Senior housing has bright future

Senior housing may have a construction increase.

Many commercial property managers involved in senior housing may experience slow growth at the moment, but according to National Real Estate Investor, improvements should occur for years.

While total construction this year is significantly lower than in during 2007 and 2008, there is a heightened demand, which should increase for years, the news source explained. Because of this, further commercial developments could be profitable due to millions more aging Americans expected in the next several decades. Additionally, the type of senior property many look for has changed.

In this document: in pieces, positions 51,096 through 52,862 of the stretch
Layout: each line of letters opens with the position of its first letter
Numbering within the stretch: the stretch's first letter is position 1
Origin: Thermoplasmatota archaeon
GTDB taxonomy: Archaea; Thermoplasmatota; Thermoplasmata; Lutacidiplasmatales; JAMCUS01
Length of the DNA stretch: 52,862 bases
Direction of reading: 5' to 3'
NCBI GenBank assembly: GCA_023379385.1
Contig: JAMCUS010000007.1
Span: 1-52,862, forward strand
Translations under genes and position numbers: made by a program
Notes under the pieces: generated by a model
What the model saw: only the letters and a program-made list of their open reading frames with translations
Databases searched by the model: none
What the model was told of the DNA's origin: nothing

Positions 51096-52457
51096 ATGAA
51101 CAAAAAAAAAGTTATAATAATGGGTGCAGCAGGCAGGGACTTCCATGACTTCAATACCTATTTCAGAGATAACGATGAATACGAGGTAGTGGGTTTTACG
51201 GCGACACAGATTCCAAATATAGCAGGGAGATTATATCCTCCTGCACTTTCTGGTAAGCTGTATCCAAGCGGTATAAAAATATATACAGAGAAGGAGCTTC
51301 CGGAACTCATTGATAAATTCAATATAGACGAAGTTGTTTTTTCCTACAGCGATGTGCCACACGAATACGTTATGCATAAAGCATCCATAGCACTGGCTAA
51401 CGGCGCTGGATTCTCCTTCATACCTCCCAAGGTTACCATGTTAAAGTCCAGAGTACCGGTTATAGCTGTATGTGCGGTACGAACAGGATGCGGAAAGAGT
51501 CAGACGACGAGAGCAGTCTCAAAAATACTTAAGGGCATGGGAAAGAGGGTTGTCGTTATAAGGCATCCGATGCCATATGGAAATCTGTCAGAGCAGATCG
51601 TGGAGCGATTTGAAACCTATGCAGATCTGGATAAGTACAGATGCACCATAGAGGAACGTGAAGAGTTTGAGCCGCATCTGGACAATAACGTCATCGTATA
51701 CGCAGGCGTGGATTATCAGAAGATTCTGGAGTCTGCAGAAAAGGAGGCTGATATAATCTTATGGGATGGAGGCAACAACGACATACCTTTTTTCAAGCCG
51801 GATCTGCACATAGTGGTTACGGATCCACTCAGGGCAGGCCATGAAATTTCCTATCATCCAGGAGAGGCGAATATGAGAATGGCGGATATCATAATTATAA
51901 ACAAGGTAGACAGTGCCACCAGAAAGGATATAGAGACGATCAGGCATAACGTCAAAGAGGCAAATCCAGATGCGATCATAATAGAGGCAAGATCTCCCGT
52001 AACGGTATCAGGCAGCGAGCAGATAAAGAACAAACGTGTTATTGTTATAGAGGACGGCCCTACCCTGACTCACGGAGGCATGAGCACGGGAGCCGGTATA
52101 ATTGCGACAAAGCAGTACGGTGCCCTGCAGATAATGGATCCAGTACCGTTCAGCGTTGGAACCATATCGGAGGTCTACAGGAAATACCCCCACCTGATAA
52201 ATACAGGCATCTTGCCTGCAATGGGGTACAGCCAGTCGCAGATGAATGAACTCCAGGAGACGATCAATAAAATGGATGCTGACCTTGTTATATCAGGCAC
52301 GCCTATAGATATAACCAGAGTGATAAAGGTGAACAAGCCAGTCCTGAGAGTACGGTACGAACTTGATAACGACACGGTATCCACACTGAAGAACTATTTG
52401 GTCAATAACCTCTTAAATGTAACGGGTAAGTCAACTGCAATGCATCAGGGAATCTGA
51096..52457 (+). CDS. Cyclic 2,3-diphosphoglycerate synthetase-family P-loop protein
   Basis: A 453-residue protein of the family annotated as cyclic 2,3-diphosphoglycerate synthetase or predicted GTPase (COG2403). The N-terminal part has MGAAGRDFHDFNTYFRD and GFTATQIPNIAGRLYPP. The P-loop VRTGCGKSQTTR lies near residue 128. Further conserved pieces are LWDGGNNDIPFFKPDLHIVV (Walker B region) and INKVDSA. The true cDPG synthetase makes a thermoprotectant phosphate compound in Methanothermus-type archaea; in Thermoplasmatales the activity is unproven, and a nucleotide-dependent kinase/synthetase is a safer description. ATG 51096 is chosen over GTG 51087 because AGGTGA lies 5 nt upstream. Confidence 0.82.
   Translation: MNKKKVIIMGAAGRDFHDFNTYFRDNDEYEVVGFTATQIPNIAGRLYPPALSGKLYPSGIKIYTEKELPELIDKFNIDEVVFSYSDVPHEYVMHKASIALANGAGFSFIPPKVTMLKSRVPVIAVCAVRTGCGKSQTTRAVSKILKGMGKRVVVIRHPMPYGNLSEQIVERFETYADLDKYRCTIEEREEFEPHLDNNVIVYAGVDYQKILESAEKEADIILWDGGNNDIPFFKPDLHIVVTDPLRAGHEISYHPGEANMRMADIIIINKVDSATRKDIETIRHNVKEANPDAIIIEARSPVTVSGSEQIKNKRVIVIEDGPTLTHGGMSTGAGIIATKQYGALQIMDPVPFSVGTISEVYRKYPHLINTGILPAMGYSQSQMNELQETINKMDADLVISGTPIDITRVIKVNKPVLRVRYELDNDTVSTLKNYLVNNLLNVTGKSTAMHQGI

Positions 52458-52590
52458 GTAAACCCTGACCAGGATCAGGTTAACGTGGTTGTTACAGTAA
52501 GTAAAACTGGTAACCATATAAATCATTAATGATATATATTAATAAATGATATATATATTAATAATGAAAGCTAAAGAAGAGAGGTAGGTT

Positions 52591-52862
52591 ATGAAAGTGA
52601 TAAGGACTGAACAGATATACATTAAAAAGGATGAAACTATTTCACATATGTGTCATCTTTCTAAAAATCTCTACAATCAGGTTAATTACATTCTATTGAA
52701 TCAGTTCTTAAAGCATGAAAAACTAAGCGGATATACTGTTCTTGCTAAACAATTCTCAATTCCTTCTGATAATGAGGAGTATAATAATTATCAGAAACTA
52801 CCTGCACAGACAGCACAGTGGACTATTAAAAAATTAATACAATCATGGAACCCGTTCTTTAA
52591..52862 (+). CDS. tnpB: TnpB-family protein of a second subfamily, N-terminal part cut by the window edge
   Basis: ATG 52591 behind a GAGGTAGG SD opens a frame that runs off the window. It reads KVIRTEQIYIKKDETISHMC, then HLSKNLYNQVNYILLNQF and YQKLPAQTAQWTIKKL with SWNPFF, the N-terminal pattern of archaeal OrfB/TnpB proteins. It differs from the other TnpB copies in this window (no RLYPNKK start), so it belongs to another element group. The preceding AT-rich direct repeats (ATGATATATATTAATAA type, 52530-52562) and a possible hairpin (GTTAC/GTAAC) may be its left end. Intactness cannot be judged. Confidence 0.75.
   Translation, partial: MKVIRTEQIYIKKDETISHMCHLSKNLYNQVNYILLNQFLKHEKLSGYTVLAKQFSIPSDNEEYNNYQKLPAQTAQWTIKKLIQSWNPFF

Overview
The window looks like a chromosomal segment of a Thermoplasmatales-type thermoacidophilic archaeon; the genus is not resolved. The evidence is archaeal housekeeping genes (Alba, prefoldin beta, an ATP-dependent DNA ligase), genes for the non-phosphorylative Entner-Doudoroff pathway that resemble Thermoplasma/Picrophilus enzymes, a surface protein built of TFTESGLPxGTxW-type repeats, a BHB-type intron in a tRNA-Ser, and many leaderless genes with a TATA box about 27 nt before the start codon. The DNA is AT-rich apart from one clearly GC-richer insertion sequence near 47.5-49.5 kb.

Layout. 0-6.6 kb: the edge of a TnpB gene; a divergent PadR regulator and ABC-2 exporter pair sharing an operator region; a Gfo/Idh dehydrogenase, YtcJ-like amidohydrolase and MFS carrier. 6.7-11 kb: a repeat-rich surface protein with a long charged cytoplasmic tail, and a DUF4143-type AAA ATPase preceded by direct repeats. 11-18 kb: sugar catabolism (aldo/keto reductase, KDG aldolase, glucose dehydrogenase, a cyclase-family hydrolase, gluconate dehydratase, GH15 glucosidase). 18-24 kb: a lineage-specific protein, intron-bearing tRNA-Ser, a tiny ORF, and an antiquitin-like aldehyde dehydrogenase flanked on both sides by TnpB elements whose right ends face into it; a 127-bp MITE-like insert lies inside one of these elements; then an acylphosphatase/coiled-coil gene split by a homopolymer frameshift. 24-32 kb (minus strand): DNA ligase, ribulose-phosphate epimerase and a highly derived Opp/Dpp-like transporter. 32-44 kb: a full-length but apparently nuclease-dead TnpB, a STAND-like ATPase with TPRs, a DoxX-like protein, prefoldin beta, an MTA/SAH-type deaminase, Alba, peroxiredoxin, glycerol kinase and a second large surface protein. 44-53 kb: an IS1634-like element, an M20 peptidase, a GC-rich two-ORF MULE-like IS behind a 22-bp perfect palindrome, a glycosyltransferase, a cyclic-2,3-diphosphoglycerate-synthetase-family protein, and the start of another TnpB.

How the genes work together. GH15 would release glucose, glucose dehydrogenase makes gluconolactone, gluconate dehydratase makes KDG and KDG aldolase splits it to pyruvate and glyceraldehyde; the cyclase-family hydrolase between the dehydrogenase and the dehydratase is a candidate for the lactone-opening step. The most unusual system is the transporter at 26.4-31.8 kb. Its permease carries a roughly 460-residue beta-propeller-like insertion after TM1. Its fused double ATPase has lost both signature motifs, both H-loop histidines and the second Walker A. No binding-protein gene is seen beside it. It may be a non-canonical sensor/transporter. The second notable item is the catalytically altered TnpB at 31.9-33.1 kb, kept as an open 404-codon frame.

"You've got about 15,500 nursing homes throughout the United States that were built before 1975, and they’re all virtually obsolete," Zeke Turner, CEO of Mainstreet Property Group, told the news source. "The consumer wants private rooms and baths, engaging social activities and restaurant-style dining."

Many of the newer properties built over the next several years will be assisted-living venues, but there will be various amenities that most current properties do not have, the news source added. Demand for independent living venues have not been as high as those for assisted living in recent years, as well.

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